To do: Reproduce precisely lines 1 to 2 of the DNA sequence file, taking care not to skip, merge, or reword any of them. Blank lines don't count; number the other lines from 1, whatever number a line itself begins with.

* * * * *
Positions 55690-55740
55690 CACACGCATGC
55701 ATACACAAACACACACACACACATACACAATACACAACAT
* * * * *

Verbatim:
Positions 55690-55740
55690 CACACGCATGC